Holiday returns could cost you as stores change policies, phase out free mail returns

Diane Wilson Image
Monday, December 26, 2022
Holiday returns could cost you as stores change policies
Now that Christmas is over retailers are dealing with the great gift return, and for some returns, it could cost you

Now that Christmas is over retailers are dealing with the great gift return, and for some returns, it could cost you. According to the National Retail Federation, in terms of holiday sales, retailers expect to see an average of about 18% of merchandise returned, which equals nearly $171 billion.

More and more retailers are now charging return fees if you return by mail.

For J Crew, $7.50 will be deducted from your refund when using their prepaid label. For Dillard's, the customer is responsible for the shipping charges if mailing in the return. To avoid those fees, see if you can return the item to the store for free.

When it comes to gifts from Amazon, typically you can avoid any shipping fees if you take it to drop-off return spots like Whole Foods or Kohl's.

Carrie Hill had several returns to make, "Gifts we got on Amazon that turned out to not be the right sizes." She says no matter where she buys from, she looks at the return policy. "I always make sure it's the free returns," Hill adds.

Derek Johnson also had some holiday returns to make. Johnson said, "Santa gave us a coffee maker and the filter is the wrong size." His return was also free since he bought it through Amazon. "I just use the Amazon app, walk in and return it," Johnson added as he walked into Whole Foods, an Amazon return site.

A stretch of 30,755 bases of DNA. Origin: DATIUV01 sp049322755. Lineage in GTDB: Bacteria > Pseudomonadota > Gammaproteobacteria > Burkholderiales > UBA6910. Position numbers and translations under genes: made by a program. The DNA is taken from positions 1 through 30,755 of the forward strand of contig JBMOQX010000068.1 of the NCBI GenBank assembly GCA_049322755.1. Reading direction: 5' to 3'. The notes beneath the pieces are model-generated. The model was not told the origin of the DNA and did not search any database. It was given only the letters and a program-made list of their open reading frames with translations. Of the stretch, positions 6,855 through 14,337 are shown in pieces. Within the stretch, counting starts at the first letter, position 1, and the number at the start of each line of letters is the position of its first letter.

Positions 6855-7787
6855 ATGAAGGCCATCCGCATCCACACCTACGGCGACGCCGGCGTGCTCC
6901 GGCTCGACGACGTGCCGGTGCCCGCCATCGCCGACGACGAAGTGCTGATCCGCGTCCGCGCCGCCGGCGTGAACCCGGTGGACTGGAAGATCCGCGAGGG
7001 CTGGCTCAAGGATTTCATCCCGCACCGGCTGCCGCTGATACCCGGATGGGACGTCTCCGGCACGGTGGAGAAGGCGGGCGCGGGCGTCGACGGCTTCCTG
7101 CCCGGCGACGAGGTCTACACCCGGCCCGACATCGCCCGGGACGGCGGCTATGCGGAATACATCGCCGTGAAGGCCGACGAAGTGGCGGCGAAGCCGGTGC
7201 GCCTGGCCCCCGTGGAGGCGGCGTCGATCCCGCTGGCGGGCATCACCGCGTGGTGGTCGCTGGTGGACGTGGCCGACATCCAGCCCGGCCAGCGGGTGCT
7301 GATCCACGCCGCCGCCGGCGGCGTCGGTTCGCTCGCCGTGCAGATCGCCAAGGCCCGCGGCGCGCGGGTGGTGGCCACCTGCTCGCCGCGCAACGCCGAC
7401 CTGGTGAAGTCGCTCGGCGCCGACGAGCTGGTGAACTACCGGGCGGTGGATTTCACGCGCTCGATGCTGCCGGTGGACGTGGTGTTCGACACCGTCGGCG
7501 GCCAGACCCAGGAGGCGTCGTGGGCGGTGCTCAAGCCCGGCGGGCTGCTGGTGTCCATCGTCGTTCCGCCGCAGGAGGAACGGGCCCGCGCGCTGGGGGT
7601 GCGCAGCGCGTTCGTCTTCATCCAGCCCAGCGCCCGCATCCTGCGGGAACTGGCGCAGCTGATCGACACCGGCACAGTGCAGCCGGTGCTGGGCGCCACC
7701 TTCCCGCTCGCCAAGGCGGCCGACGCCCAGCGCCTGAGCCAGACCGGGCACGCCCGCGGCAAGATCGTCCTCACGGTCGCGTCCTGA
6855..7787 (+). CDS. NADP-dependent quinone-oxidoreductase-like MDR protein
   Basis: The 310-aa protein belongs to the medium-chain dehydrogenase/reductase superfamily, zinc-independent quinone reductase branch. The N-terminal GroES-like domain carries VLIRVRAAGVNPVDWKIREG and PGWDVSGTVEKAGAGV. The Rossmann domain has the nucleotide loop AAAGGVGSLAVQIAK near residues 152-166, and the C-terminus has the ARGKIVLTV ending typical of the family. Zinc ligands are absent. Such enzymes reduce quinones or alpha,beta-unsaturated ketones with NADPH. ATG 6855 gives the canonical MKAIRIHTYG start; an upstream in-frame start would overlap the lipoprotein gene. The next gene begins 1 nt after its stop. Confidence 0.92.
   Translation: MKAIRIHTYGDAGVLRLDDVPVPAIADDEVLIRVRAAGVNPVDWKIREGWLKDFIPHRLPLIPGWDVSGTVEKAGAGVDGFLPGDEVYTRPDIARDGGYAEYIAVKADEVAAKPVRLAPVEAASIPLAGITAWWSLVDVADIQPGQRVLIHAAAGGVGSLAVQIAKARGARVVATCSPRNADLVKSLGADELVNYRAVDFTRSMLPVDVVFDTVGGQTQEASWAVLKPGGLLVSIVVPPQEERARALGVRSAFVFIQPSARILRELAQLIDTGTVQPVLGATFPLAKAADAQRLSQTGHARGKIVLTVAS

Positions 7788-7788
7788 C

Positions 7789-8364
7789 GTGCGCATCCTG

When it comes to returns, many retailers have shortened the return window, so make sure you see what day that return needs to happen. Also before you go to make a return, look to see if you'll be charged a re-stocking fee. This normally happens with electronics, big-ticket items, or any specialty item.

Best Buy shows you on their website which items have a fee. Drones, DSLR cameras, along with other electronics have a 15% restocking fee, these fees normally happen with electronics, big ticket items, or any specialty item. Some items like custom or personalized items are final sales and not returnable

To get the most for your return, make sure you take the gift receipt or even better original receipt to make sure you get the full value, plus it proves the return came from that store.

Here's what to know about stores' updated policies and return fees

Holiday shoppers beware: Some major retailers are adjusting their shipping return policies, meaning free online returns could become a thing of the past.

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